A CBS News poll published Thursday found that the GOP tax plan is widely opposed by Americans across the political spectrum, and even Republican voters believe the plan will primarily benefit large corporations and wealthy Americans, as critics and an analysis from the Congressional Budget Office (CBO) have warned amid national protests against the proposed legislation.
The new poll (pdf) found that the majority of Americans disapprove of the tax plan, and 76 percent—70 percent of Republicans, 86 percent of Democrats, and 73 percent of Independents—believe it will benefit large corporations. Additionally, 69 percent of respondents believe the plan is designed to help wealthy Americans, 66 percent believe it will help Wall Street investors, and 64 believe it will help large political donors.
Only a third of all respondents believe the plan will help small businesses and middle-class Americans, and improve the economy.
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A contentious component of the GOP tax plan has been lawmakers' efforts to target key provisions of the Affordable Care Act (ACA), the Obama-era law that governs the national healthcare system, and which Republicans have continuously sought to destroy through failed legislative attacks.
Both the House and Senate versions of the GOP tax bill propose repealing the ACA's individual mandate, which is meant to help keep the costs of health insurance low by requiring all Americans to maintain coverage or pay a tax penalty. The CBO estimates the repeal would cause 13 million people to lose their coverage over the next decade.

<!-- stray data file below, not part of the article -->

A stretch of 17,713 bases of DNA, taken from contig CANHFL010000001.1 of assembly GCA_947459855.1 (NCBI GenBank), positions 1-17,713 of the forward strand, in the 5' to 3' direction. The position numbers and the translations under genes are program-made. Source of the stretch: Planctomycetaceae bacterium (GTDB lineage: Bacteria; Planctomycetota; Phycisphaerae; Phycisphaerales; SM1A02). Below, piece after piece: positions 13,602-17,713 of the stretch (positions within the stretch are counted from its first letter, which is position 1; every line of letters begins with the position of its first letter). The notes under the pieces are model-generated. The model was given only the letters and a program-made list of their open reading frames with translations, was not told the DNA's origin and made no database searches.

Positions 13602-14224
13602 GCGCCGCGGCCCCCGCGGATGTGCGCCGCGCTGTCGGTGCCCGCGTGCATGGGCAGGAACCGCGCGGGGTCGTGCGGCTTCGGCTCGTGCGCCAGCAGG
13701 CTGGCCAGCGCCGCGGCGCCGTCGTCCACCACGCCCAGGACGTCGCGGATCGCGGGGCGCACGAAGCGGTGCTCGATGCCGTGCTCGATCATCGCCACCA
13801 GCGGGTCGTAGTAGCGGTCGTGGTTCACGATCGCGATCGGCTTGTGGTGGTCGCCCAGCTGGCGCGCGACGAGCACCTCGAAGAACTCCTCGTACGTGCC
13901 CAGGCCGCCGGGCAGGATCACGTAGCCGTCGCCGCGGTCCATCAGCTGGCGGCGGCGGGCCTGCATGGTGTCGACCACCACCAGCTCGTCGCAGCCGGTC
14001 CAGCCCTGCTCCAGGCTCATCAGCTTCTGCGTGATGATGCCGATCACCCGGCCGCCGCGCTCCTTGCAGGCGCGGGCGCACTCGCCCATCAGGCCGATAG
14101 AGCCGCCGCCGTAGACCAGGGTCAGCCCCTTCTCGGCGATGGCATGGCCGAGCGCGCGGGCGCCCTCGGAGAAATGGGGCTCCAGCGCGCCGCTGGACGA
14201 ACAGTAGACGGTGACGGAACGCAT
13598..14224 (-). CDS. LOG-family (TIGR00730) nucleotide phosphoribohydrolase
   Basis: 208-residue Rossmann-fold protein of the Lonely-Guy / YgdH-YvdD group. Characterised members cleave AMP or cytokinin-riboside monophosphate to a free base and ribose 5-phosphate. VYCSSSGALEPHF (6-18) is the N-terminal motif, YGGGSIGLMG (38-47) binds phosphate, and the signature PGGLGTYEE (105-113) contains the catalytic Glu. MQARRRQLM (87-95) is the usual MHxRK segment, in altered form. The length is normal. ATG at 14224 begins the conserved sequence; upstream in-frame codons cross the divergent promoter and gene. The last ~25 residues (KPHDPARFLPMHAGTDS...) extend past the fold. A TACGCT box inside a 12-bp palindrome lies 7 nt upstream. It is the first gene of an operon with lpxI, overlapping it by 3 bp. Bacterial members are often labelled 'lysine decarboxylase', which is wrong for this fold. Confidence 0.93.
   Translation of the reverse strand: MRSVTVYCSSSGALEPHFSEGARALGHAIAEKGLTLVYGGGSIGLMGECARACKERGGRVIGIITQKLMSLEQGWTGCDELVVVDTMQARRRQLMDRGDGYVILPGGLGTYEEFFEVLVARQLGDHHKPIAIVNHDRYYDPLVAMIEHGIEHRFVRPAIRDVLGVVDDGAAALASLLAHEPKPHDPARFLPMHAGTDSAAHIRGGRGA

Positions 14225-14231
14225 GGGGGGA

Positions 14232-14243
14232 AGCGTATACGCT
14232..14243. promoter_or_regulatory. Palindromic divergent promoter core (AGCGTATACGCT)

Of those survey, nearly 70 percent of respondents—62 percent of Republicans, 72 percent of Democrats, and 67 percent of Independents—said they think the ACA should be "kept separate" from the tax plan.
Additionally, 61 percent of total respondents reported they believe the plan will lead to cuts in benefits for Medicare and Social Security recipients. As Common Dreams reported Wednesday, Republican leaders have been vocal about using their tax plan to justify deep cuts to social programs, motivating progressive groups and activists to raise alarms about the coming "onslaught" against the federal safety net.
The Senate approved its version of the bill overnight on Saturday, but the two bodies of Congress must still reconcile their two versions in a conference committee that formed on Monday. Nine Republicans and five Democrats from the House have been named to the panel, and the Senate is expected to announce its panel members this week. GOP leaders aim to send a tax bill to the White House for final approval before the end of the year.